Those with higher rates also affect overall APRs. According to the American Bankers Association Journal, the increase in APR margins is driven by an influx of subprime accounts and a larger share of accounts that carry a balance.

How to Avoid Paying Credit Card Interest

High credit card APRs can have a significant impact on consumers’ finances. But there are ways to avoid or lessen the impact.

  • Pay off balances each month. The easiest way to avoid credit card interest is to pay off your balances in full each month by the due date. Doing so resets your balance and avoids tacking on any interest from carrying a balance into the next month.

    If paying the entire balance isn’t feasible, aim to make more than the minimum payment. Any amount over the minimum can help you chip away at the balance more and reduce interest costs.

    “We know that not everybody can pay their balance off in full every month, but keeping it as low as possible will help you deal with rising APRs,” says Martin Lynch, president of the Financial Counseling Association of America.

  • Avoid overspending. As a result of inflation over the past few years, everything has gone up. Many consumers’ spending went up without making any changes to their budget. It can be tough to avoid overspending when everything costs more. But now is a good time to evaluate your expenses and cut back on some of the extras if it means avoiding credit card interest.

    Comb through your expenses by looking at your credit card transaction history.

    • Which expenses can you eliminate?
    • Which expenses can you reduce?

You can also start noticing patterns in your spending, too. For example, you might overspend on days when you’re tired, down or stressed. Retail therapy can be a coping mechanism that makes us feel better in the moment but can have a negative impact in the long run. When you recognize a pattern, you can make changes.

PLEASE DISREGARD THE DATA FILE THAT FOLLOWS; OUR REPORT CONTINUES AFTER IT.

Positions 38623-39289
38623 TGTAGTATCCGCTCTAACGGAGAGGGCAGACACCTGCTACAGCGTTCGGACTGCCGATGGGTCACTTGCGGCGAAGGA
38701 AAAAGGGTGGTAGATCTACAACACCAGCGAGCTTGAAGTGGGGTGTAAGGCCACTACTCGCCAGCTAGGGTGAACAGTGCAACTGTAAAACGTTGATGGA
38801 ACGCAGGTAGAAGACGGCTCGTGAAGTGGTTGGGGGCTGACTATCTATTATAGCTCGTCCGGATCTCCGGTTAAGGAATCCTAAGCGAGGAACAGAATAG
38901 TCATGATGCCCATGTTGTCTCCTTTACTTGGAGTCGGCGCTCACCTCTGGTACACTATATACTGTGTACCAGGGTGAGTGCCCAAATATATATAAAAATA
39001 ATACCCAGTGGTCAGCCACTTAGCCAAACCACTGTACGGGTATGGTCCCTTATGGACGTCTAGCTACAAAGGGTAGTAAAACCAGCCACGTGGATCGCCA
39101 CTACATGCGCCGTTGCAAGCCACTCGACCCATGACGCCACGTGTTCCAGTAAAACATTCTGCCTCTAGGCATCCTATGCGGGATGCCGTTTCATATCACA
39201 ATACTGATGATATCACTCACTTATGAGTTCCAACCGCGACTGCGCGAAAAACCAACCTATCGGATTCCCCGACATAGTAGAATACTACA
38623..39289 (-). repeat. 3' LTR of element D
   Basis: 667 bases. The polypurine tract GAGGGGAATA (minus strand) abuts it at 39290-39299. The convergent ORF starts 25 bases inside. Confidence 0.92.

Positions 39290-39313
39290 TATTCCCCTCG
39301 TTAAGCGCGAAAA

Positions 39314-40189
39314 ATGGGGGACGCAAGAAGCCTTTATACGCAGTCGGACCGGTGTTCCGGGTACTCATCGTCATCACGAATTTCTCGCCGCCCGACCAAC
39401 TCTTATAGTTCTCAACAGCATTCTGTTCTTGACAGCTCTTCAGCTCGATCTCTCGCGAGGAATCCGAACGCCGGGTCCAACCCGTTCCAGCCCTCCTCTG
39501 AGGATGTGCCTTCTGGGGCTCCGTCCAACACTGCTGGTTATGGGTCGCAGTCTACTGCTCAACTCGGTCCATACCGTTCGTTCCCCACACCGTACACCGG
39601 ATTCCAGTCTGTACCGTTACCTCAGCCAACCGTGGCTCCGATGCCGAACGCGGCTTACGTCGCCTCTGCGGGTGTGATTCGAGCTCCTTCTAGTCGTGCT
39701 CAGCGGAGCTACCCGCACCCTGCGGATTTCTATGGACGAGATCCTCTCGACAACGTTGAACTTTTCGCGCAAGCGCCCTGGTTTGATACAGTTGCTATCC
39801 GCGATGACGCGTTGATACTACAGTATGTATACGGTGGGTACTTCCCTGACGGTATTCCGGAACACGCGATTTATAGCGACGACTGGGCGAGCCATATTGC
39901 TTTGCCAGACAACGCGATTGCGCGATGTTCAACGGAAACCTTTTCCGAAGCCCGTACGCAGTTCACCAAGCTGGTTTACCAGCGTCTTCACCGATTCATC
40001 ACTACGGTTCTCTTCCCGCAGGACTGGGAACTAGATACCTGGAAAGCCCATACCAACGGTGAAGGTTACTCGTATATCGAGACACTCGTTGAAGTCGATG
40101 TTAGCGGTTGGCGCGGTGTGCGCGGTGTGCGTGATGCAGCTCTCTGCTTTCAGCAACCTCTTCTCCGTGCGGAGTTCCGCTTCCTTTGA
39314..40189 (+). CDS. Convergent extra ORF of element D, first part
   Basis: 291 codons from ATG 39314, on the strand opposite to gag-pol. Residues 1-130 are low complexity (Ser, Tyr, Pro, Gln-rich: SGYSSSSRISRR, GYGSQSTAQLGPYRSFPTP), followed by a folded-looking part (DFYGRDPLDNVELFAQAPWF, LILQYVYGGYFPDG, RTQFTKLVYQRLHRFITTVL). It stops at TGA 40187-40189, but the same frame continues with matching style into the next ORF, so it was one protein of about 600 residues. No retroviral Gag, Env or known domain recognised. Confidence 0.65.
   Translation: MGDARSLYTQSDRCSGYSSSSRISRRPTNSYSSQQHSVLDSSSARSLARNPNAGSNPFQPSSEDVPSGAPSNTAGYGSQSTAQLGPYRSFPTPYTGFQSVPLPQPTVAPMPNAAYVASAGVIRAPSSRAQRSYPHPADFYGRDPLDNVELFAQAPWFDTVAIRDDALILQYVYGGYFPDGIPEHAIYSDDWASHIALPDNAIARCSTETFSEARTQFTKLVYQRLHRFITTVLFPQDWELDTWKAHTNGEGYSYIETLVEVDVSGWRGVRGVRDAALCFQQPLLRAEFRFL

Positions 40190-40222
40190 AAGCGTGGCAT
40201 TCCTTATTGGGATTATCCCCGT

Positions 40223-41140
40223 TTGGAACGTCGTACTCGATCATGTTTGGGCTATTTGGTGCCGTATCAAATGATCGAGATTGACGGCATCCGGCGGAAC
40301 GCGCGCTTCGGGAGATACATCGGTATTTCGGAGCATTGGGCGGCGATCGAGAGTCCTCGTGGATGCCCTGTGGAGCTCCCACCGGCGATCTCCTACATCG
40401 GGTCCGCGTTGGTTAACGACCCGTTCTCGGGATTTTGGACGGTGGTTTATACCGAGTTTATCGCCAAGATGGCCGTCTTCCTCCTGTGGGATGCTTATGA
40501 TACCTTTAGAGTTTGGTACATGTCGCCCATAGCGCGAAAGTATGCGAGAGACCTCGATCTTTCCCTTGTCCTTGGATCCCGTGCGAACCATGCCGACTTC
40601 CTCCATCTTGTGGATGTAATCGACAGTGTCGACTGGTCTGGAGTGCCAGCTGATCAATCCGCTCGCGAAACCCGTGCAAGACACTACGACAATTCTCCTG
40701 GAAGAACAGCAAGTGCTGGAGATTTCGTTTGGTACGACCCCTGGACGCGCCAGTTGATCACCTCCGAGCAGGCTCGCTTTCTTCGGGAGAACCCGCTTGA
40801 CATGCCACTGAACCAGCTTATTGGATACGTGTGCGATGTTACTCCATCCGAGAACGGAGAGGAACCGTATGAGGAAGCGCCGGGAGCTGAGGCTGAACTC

• Stay within budget. To help you avoid overspending, stay within a budget. “It has to be reasonable; it has to be realistic. We don’t want you defaulting on other types of credit, other financing, just to pay an unsecured debt. People have to prioritize as well,” says Lynch.

    Calculate your total monthly income and your monthly expenses. Ideally, your expenses are well below your income. That can help you avoid putting things on your credit card and carrying a balance. Tracking your expenses will help you see if you’re on target.

  • Make adjustments. If you want to avoid paying credit card interest, some strategies can help. You can use a debit card for spending instead. Debit cards take funds from your checking account and don’t charge interest. However, there may be overdraft fees if you spend more than what’s in your account.

    Also, paying off your credit cards weekly instead of monthly may help. “For some consumers, that might mean making multiple credit card payments per month so that you’re not waiting until a larger balance has accrued to pay it when … (it) is due,” says Johnson.

    If you have a balance and excellent credit, you may qualify for a 0% APR credit card. Paying off your balance during the promotional period can lower interest costs. Consumers who are feeling the pressure of high APRs and balances can also look for support.

    “If you have accounts that you’ve nearly maxed out, or you’re starting to miss payments, or you think you’re about to miss payments, that’s the time to talk to a nonprofit credit counselor. We can look at who your creditors are (and) what concessions they’d be willing to grant,” says Lynch.

Sarah Goldberg
Sarah Goldberg

Sarah is a seasoned financial market expert with a decade of experience. She's known for her analytical skills, attention to detail, and ability to communicate complex financial concepts. She holds a Bachelor's degree in Finance, is a licensed financial advisor, and enjoys reading and traveling in her free time.